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Tips for running with hearing aids

Phonak hEARo running with hearing aids
Do I wear my hearing aids when I run or do I not?

This was a question that I pondered as I started running. As I began training for a marathon, I found the best tips and tricks for running with hearing aids.

Before I joined the running world, running was uncharted territory for me for the first 18 years of my life. I was a gymnast growing up so I had a lot of short-term strength and hardly any long-term endurance. When we had to run the mile in school, I would take off sprinting and subsequently burn out less than halfway through. Our 10-minute warm-up jog for gymnastics was torture for me. After I graduated high school and I was done with gymnastics, I dipped my toe in the water of running.

It was hard not only because I didn’t have strong endurance, but also because I would run with music and without my hearing aids. Apart from swimming, I never did anything without my hearing aids. Yet here I was running all over town by myself without being able to hear.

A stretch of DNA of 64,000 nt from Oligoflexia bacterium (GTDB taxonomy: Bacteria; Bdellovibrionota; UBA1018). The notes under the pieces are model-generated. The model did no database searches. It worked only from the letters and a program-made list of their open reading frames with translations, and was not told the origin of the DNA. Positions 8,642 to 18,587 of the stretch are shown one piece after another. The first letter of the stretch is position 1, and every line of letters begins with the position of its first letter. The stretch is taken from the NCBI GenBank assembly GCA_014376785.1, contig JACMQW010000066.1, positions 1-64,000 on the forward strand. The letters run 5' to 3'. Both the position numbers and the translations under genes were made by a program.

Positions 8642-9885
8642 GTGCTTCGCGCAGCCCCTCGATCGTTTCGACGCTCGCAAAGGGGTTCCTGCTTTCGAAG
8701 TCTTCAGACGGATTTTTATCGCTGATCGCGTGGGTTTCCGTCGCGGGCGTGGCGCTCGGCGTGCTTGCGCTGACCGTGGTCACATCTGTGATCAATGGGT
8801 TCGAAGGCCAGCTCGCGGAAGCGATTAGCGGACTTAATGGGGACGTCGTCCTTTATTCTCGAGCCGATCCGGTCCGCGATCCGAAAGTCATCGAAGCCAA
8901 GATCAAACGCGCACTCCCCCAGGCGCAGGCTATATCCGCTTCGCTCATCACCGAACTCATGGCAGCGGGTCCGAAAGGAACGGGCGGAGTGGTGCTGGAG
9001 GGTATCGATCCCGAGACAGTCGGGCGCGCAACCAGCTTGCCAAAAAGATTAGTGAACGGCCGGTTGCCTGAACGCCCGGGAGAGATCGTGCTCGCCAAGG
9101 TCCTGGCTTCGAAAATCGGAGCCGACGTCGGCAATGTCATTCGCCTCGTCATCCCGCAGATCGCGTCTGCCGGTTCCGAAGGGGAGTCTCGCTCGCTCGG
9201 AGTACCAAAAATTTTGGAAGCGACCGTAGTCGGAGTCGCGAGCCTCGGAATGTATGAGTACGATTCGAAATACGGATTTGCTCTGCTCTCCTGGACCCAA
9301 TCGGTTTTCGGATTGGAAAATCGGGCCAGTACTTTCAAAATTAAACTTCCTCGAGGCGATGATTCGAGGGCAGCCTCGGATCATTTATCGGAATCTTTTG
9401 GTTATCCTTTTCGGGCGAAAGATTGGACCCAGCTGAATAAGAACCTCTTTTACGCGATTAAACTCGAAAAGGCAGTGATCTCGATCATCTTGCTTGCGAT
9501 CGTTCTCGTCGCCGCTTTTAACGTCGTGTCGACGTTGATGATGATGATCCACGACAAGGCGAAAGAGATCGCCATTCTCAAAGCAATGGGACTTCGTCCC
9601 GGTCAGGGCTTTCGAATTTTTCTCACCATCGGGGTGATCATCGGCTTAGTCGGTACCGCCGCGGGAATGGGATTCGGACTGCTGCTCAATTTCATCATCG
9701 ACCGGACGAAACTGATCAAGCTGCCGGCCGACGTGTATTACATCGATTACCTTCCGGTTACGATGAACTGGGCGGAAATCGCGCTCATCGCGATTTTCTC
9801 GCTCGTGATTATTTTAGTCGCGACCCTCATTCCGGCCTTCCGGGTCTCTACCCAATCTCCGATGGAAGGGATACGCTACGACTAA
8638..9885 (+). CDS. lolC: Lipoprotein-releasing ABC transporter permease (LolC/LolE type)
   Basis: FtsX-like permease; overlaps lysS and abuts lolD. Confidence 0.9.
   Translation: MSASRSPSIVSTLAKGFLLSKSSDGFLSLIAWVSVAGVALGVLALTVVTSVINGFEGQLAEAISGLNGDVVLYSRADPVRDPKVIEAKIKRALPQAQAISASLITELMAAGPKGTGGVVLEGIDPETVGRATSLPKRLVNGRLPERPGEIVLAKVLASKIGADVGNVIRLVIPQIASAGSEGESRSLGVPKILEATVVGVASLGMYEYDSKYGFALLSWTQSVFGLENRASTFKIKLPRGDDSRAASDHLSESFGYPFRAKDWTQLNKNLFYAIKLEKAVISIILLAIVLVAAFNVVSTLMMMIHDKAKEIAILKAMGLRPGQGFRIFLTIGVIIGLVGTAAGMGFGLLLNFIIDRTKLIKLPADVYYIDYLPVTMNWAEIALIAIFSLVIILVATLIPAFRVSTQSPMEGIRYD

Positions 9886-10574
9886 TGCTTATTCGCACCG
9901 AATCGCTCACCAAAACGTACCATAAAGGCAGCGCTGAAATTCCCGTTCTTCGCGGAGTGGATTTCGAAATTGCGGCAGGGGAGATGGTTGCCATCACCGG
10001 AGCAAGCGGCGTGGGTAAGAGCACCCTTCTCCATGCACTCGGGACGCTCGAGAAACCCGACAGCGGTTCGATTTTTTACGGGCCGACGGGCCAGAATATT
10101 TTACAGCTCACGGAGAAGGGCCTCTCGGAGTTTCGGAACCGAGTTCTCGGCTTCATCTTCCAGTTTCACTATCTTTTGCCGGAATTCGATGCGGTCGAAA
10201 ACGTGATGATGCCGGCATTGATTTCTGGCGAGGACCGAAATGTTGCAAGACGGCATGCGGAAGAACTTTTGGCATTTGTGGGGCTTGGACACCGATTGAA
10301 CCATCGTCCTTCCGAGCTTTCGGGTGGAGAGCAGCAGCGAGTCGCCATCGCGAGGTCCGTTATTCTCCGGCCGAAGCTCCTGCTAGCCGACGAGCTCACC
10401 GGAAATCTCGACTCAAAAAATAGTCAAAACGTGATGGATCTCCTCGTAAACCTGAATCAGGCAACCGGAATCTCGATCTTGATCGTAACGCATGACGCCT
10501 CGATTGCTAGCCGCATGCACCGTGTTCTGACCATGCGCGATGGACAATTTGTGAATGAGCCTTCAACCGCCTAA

Running with hearing aids tips and tricks

I managed to get a little better at running by adding on 5 more minutes of running during my daily walks. My speed didn’t matter, I didn’t care how slow I went as long as I kept going. I always ran/walked with music, convinced that I simply could not run if I didn’t have music to take my mind elsewhere. My hearing aids would stay at home no matter what. I would just have to hope that nothing would happen that I would need them. Even if I wanted to bring them with me and listen to music, I had nowhere to keep them where they would be safe from damage while I was running.

I kept up these summer jogs for a few years, never going past about 5 miles. Then, last year I got this weird idea to try a half marathon. Even though I didn’t love running and I wasn’t very good at it, I wanted something to work towards. Somehow, going from 5 miles max to 13.1 miles seemed like “fun.”Running a marathon with hearing aids